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Edit: TMI in initial question, cut to essentials.

I'm thinking of a schema to support updating entries and version tracking. This is for a slowly changing dimensions scenerio, with a twist. To support the behavior I want, the basic schema is replicated three times:

  1. public tables,
  2. private tables, and
  3. change tracking tables

This will work beautifully for my purpose, but the down side of the replication approach seems to be that it would be cumbersome and error prone to maintain (we generally have periodic minor schema changes).

To help with maintainability, I was thinking of using table inheritance: define the primary fields in a set of base tables, and inherit the three new sets of tables from these (augmented with bookkeeping fields). When schema changes are needed, just make them to the base table. Queries would only be made on derived tables.

So the question is: is this a valid use of table inheritance? Is there a better way to support maintainability of replicated tables? Relevant links would be appreciated.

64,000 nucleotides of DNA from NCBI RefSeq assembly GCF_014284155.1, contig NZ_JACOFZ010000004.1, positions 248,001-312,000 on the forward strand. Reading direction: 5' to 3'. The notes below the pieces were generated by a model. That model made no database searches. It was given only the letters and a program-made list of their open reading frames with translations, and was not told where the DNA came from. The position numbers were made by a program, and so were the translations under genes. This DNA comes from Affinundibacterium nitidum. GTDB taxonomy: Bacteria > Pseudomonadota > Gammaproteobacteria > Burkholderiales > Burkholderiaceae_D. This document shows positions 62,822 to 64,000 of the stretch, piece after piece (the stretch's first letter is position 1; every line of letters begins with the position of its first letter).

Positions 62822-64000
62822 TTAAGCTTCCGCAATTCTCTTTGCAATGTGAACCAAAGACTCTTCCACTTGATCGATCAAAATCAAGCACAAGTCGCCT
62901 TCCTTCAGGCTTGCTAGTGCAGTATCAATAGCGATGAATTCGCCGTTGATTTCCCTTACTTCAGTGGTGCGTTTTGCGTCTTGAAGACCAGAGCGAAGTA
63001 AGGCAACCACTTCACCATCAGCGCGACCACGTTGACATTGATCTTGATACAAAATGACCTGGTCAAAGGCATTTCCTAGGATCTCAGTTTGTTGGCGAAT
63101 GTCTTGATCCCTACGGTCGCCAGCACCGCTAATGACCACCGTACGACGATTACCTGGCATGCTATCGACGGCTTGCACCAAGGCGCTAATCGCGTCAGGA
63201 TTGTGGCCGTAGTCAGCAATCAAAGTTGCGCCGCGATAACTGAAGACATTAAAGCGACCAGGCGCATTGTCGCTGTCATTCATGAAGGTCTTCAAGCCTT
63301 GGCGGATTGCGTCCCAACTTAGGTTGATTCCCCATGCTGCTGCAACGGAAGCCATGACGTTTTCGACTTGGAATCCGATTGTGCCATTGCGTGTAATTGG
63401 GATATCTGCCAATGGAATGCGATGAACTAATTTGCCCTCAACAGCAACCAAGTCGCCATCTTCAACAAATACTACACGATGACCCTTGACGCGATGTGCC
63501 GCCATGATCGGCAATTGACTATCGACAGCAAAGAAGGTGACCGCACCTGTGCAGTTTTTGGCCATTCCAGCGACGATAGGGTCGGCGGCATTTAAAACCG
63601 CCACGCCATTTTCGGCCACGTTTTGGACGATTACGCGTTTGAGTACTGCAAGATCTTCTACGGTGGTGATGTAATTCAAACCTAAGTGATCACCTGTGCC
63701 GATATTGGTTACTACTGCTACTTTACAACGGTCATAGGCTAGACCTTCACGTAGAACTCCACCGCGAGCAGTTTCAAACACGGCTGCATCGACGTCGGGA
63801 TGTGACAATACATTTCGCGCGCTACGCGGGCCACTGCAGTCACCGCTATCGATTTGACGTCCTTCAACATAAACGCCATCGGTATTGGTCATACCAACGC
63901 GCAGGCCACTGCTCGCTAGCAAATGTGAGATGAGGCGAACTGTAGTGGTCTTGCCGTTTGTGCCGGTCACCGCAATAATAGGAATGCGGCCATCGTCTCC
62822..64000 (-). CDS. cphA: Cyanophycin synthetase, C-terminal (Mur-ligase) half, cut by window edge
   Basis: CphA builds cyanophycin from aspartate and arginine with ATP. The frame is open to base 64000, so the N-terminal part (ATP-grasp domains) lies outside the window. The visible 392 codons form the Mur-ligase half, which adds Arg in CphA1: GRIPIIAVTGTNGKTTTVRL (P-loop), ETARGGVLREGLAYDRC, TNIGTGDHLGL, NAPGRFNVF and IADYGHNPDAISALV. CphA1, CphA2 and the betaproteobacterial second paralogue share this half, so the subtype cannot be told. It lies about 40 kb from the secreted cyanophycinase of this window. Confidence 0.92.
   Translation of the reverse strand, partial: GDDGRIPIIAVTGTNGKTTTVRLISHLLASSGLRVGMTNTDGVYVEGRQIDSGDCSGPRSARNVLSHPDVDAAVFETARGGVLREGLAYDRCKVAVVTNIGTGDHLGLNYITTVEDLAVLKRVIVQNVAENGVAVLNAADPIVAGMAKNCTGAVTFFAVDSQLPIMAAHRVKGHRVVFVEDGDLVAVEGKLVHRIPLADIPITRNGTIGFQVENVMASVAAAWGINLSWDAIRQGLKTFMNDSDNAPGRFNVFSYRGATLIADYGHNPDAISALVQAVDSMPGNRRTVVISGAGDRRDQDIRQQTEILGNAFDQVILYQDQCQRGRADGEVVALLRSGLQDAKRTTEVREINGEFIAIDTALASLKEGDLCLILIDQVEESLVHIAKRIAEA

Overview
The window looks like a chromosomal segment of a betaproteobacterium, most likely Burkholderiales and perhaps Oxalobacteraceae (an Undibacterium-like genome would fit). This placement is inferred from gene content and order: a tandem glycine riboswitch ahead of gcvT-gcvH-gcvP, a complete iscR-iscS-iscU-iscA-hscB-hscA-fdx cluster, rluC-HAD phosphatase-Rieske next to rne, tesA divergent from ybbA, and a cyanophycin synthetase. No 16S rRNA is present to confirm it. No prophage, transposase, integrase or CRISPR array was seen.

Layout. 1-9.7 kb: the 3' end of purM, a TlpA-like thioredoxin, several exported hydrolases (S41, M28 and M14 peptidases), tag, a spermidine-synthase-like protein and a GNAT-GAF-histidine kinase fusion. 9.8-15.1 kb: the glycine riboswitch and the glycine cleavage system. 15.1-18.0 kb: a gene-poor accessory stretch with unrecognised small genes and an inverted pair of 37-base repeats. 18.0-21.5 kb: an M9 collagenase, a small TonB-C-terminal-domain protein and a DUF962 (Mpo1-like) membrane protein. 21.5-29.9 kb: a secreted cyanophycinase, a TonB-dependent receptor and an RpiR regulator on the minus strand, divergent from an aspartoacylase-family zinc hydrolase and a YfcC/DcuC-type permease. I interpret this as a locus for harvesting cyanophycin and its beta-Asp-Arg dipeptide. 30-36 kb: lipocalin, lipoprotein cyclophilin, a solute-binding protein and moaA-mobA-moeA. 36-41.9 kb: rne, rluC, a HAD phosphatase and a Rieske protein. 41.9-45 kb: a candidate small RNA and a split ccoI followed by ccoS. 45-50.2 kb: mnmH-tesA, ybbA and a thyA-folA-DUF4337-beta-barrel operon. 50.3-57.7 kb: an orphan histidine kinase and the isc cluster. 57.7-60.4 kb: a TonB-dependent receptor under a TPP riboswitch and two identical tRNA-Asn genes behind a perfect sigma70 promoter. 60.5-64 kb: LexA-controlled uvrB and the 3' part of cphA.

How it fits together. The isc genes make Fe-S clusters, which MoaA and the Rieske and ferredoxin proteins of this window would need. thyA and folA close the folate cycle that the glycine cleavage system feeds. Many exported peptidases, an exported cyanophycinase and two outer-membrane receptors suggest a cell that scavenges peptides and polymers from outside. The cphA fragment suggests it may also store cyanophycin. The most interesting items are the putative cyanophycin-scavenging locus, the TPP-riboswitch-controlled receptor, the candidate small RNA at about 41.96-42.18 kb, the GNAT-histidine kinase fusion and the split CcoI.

I've never used table inheritance before, would like know if I'm strolling into a mine field. Thanks.

Edit: found one mention of using inheritance for change tracking tables in the comments of the pg8.0 docs.

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It's a good use of table inheritance. It's what we do in order to avoid things like a polymorphic association between "notes" and "everything." –  Chris Travers Oct 4 '12 at 7:46
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1 Answer

Why do you want to replace your actual "two bases" system ? You alternative looks more complex, difficult to maintain, and calls for acrobatic coding techniques.

If it ain't broke, don't fix it

What's the added power/flexibility you expect ?

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